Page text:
Base Period — Run Slow If You Ever Want To Run Fast!
I have received a few questions regarding base period and why I keep saying that you need to run slow if you ever want to run fast. I will do my best to explain the logic behind this.
Base period is the initial part of most training plans. It does not matter if you are a beginner or a seasoned veteran; this is where most marathon programs begin (Hanson’s Marathon Method is not for beginners and assumes you already have a solid base).
The base period usually serves one main purpose: improving your aerobic threshold. Long distance running is an aerobic activity … it seems obvious, but you need to remember this simple fact. Long distance running requires a steady effort for a prolonged period of time. Sprinting is done full bore in a short period of time … simple juxtaposition. Anaerobic pathways are incredibly inefficient for endurance sports, so we are left with the only available option, aerobic pathways.
When we race we have to find the balance between both systems, this is why you typically see elite marathoners run negative splits. Geoffrey Mutai displayed this concept beautifully during the 2013 NYC marathon. He carried a steady pace through the first 20 miles of the race before increasing his power output for the home stretch … aerobic transitioned to anaerobic.
The aerobic threshold will vary from person to person, but it is generally defined as the point where your body switches from aerobic metabolism to anaerobic. Some articles refer to this as the lactate threshold or anaerobic threshold; it is all the same thing. Aerobic effort means your body is burning carbohydrates and fats as sources of fuel. Anaerobic effort means that the power output required can no longer be supplied by the aerobic system … seems obvious. During anaerobic effort, the body begins to use stored sugars to supplement the carbohydrates and fat being burned by the aerobic system. Unfortunately, this means that lactic acid is also being produced at a faster rate than can be metabolized … if the lactic acid level gets high enough, aerobic effort becomes unmanageable, typically what we refer to as hitting the wall.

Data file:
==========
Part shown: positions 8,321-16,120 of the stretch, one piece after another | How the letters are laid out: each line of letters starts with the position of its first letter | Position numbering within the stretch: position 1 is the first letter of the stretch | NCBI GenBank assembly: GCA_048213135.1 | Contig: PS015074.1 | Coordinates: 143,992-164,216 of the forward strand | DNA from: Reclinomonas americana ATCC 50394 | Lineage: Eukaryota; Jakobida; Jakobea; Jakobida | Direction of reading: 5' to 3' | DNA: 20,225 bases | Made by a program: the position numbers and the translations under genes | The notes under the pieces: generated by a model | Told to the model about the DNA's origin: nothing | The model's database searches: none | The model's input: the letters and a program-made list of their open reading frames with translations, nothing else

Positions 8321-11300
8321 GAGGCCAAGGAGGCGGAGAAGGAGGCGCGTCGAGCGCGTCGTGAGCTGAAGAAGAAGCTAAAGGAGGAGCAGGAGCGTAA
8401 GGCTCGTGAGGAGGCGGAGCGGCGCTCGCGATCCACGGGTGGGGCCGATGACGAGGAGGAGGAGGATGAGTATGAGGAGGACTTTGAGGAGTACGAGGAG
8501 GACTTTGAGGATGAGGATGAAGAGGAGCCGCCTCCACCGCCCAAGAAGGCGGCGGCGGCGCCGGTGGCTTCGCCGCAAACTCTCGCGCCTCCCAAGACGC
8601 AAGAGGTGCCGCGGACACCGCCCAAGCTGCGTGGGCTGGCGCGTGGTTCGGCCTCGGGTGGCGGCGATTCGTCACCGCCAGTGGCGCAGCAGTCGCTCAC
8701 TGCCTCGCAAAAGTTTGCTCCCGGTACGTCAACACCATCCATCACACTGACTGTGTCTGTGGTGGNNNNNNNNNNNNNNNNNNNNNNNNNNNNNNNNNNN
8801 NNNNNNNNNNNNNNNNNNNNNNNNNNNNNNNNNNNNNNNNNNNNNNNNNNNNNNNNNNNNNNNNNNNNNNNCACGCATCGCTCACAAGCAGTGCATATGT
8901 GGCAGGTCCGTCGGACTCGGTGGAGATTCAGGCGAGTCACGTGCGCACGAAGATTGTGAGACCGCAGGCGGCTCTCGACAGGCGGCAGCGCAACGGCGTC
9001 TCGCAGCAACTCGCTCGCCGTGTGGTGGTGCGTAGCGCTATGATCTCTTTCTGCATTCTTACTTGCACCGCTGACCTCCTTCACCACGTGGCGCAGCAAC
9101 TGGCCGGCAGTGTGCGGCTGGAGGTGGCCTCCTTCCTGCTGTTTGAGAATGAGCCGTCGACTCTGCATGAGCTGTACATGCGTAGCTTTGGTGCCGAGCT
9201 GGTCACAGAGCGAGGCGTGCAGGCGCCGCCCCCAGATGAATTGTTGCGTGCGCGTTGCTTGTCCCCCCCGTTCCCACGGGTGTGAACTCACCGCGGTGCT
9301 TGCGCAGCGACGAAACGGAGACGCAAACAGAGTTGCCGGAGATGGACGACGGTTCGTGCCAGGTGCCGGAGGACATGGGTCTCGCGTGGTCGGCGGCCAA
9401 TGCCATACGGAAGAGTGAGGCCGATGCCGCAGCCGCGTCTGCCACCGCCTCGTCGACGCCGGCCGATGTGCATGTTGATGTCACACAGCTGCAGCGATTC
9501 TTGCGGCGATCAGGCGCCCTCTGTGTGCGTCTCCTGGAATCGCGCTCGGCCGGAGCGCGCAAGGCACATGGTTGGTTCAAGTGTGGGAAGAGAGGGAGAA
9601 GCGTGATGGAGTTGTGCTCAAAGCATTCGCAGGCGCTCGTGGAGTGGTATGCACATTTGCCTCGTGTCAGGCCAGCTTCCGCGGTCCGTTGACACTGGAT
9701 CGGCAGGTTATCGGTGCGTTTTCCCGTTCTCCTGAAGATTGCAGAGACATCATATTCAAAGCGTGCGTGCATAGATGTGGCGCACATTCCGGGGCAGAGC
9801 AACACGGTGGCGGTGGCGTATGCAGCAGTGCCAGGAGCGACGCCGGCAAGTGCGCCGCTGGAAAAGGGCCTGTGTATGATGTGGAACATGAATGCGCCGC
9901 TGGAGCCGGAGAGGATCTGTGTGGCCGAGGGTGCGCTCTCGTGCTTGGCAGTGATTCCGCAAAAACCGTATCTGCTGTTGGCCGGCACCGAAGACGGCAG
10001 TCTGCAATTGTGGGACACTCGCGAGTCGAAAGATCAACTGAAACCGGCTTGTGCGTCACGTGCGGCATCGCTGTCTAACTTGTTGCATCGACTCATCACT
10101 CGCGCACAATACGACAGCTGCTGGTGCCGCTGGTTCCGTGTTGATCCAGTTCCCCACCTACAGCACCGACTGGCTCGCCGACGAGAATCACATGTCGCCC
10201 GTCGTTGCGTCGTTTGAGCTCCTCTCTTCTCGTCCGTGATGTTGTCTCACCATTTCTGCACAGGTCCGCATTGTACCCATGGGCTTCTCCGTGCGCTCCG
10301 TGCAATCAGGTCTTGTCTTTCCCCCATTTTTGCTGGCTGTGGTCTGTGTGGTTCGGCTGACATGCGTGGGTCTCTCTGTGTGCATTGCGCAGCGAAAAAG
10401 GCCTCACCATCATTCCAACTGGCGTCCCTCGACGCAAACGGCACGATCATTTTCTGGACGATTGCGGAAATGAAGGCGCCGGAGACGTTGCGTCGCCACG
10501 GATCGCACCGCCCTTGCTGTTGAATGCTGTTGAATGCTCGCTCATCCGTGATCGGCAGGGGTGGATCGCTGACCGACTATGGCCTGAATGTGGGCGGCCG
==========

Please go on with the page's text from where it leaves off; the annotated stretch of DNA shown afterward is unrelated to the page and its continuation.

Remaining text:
Having a high aerobic threshold means you can fuel your body for longer periods of time with minimal lactic acid build up. Concentrating on speed and bypassing the base build period is similar to putting race performance tires on a Honda Civic, you are going to be limited by the power output of your engine.
There are many variants to heart rate training and it is not an exact science. If you want to incorporate a heart rate monitor into your training, that is great, but it is not necessary. You should learn to listen to your body during your training and not rely on gadgets … your GPS watch could fail during a race!
If you do not want to use a heart rate monitor, then use the following guidelines during your workouts:
- Zone 1: Resting Heart Rate (RHR) to 60%; easy enough effort that it barely qualifies as working out.
- Zone 2: 60 to 70 %; very comfortable effort; use this for warmup and cool down.
- Zone 3: 70 to 80 %; comfortable enough to hold a conversation; most training is done here.
- Zone 4: 81 to 93%; “comfortably hard” effort; you may be able to say short, broken sentences.
- Zone 5: 94 to 100%; hard effort; the pace is sustainable, but conversation is a few words at a time. For most people this is around 5-K pace.
There are many advantages to running slow, most of which new runners (myself included) ignore during our early stages of long distance training. We always think pace trumps everything … this is wrong, incredibly wrong. Long runs are designed to help your body adapt to long distance efforts in a controlled and safe environment.
Speed should be the furthest thing in your agenda during these workouts. If you want to increase your speed, focus your efforts during tempo runs, hill repeats, Yasso 800s, magic mile repeats, etc … not during your long runs!
Here is a short list of the advantages of training at a slower pace during your long runs:
- New capillary beds are built, which is akin to building new highways. These beds allow for greater efficiency of blood flow to diffuse oxygen and nutrients to working muscles and increase the capacity for waste removal.
- Heart muscle becomes stronger which lowers our resting heart rate.
- Stroke volume, which is the amount of blood your heart can pump per beat, improves by as much as 2.5 times over normal levels, allowing your body to move more blood with each heart beat.
- Training improves the endurance capabilities of your muscle fibers by increasing the number of mitochondria within your muscle cells. Mitochondria are the “powerhouse” of the cell because they are responsible for producing the energy required for muscle contraction.
If you are willing to be disciplined in your pace and listen to your body (and heart rate monitor) the gains which can be made during the base build period will pay off tremendously once you enter the build, peak, and race periods.
Happy running and best efforts,
p.s. You can read my original post regarding heart rate zone training and long slow distance (LSD) runs here — “Why Should Long Runs Be Slower?”